The Etosha National Park in the game-rich northwestern corner of Namibia is 380 km at it's longest and 90 km at it's widest. It is a paradise, especially for the photographer, as it contains a wide variety of game in open country.
Declared a National Park in 1907, the park covers an area of 22 270 km² and is home to 114 mammal species, 340 bird species, 110 reptile species, 16 amphibian species and one species of fish.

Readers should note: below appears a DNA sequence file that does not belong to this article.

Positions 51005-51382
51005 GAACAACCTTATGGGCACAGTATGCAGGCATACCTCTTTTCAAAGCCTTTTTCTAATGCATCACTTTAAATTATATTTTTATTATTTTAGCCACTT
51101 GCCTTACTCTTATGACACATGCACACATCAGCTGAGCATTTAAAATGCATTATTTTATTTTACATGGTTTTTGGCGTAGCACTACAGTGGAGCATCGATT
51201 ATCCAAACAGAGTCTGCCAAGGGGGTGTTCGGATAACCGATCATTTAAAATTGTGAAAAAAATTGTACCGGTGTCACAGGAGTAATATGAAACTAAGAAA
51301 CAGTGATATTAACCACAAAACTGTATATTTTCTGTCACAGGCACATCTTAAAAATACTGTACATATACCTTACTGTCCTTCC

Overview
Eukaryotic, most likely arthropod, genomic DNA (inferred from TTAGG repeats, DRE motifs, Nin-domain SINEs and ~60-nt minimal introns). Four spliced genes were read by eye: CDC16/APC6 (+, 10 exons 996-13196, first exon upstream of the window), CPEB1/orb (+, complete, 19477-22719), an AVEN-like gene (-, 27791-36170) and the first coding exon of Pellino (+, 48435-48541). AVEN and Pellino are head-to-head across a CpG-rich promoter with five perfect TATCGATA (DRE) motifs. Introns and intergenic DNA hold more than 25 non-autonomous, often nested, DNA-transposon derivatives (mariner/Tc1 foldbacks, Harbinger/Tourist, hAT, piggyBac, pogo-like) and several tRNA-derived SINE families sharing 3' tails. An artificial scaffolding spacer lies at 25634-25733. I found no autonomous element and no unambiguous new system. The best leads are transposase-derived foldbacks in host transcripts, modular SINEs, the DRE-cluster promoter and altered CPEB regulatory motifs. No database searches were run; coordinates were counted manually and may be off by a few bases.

The Etosha Pan dominates the park. The salt pan desert is roughly 130 km long and as wide as 50 km in places. The salt pan is usually dry, but fills with water briefly in the summer, when it attracts pelicans and flamingos in particular. Perennial springs attract a variety of animals and birds throughout the year, including the endangered Black Rhinoceros and the endemic Black-faced Impala.